The original she-read post.
It is probably bad form to start a review with a long self-quote, but this is a relevant plank in my platform, so here goes. I wrote the following on the Amherst online community not long ago:
I think it’s popular for sf/f writers aspiring to middlebrowness and mass appeal to suggest that invention and extrapolation are somehow separable from the parts of the story that really matter, which are (mostly) character and theme. Or at least Brandon Sanderson said it once, and since I’m starting to be a little bit entertained by my own love-hate relationship with Brandon Sanderson, I find it an entertaining idea to take down. Anyway, it’s obviously wrong. I mean, it’s not all wrong; focusing on character and theme in a milieu that is incidentally genre will make for a better story than focusing on invention and extrapolation to the exclusion of character and theme. But it astounds me that anyone could think that Samuel Delany and Ursula Le Guin could have done the experiments with language and gender in purely mimetic settings that they did in STARS IN MY POCKET LIKE GRAINS OF SAND and THE LEFT HAND OF DARKNESS, or that the Malazan Book of the Fallen might just be a big war novel with funny weapons, or that THE SCAR could just as easily have been some kind of, I don’t know, Aubrey & Maturin spinoff? The point is that the best sf/f books spin out questions and problems that affect character and theme in ways that aren’t really accessible, or at least as fluently accessible, to mimetic fiction.
The invocation of Brandon Sanderson above is coincidental but autobiographically resonant (for me). Brandon Sanderson used to be the smartest person on Writing Excuses; now Mary Robinette Kowal is. I am a regular Writing Excuses listener even though I have read ELANTRIS, I AM NOT A SERIAL KILLER, and SCHLOCK MERCENARY and hated them all. OK, “hated” is too strong there, but it made the sentence snap in just the right way. Anyway, this surprised me. The only work from Sanderson, Wells, or Tayler that I’d read before I started listening to WE was Sanderson’s work on the Wheel of Time, which I thought was a huge step up from latter-day Robert Jordan, and I thought the three of them (and, later, Kowal) talked cogently and usefully about writing. So it was very weird to discover that their stuff was kind of bad. So, I’m not going to lie, I pinned some hopes to SHADES OF MILK AND HONEY (hereinafter SOMH). If it turned out to kick ass, then I could finally feel really good about listening to Writing Excuses. If not, well, I was going to have to accept that for some reason I like listening to writing advice from writers who are kind of bad.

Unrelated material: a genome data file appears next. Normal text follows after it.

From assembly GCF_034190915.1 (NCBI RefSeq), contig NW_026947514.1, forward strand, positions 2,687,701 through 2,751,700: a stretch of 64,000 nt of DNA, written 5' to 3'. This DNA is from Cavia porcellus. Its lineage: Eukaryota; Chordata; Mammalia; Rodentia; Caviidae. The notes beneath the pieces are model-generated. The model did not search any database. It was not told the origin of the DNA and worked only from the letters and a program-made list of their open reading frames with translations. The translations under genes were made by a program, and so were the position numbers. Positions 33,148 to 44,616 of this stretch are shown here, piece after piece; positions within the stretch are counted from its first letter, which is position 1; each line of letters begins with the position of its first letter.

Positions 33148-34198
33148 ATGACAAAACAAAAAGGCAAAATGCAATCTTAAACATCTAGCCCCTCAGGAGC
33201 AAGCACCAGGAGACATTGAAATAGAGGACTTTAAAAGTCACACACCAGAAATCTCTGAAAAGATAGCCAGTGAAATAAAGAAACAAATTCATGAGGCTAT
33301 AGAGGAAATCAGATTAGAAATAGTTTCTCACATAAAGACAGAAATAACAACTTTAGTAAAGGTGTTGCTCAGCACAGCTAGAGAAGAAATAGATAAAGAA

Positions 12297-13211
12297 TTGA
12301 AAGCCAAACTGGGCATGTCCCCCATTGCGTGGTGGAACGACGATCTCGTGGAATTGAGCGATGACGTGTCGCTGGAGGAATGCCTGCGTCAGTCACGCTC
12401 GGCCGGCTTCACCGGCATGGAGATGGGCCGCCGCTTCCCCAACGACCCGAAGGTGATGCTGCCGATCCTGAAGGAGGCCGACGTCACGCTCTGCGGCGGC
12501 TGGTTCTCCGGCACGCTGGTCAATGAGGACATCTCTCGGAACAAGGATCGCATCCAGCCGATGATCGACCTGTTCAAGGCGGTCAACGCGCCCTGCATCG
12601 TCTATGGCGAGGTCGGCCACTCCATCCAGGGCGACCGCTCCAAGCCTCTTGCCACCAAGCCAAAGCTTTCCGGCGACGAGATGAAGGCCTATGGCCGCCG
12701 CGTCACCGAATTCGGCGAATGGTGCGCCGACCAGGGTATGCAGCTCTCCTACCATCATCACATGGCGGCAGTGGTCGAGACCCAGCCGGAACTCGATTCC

The good news is that, at least based on SOMH, Kowal easily beats the other three for the beauty of her prose and the construction of her stories. The bad news is that SOMH isn’t really fantasy.
Lots of good books aren’t fantasy, of course; this didn’t have to be bad news. It’s bad news for SOMH because, stripped of the fantasy, you start comparing it to its obvious literary antecedents, and it comes up short. And not so much “short” as in “possibly not a classic with the centuries-long staying power of Jane Austen”; more like “short” as in “not nearly as weird and deep and powerful as JONATHAN STRANGE & MR NORRELL,” and unmistakably as in “really, really derivative of PRIDE & PREJUDICE.”
I’d really like to hear other opinions on this, preferably ones that show me how I’m wrong. I’m assuming that the sorts of people who would want to read SOMH are mostly people who’ve read Austen, and maybe their finer sensibilities have caught some sort of literary play that’s too sophisticated for my, let’s face it, Star Trek- and Dragonlance-reared critical faculties. But [SPOILERS] Jane is Elizabeth Bennet; Melody is Lydia; the Ellsworth parents are the Bennet parents; Livingston is Wickham; Vincent and Darcy clearly wear the same cologne. I suppose Dunkirk might be Bingley, but who cares? Anyway, the proof that SOMH is derivative comes from the fact that these character mappings practically spell out the plot and many of the patterns of interaction among characters. Magic, called “glamour,” is just another form of art in this world; its practical applications are explicitly disavowed, although there are hints that Jane and Vincent might develop those during their married life (not treated in this book). Its only purpose is to serve as a source of affinity between Jane and Vincent. Yes, there are a few things that wouldn’t have happened exactly the way they did in a non-magical world, but nothing meaningful about this story changes if “glamour” becomes painting or music.
Which is a shame, because Kowal can write. I don’t think I could imitate Austen’s diction as well as she does; I assume that means she can also write well in her mother tongue. And I know she’s smart — smarter than Brandon Sanderson, who himself has a lot of good ideas on Writing Excuses despite writing and promoting some genuinely terrible fiction. So the whole thing just leaves me a little befuddled. I would pick up GLAMOUR IN GLASS, just to see what happens, but I wouldn’t be wildly optimistic. Still, I would really like some Austen fans to read this and tell me what they think.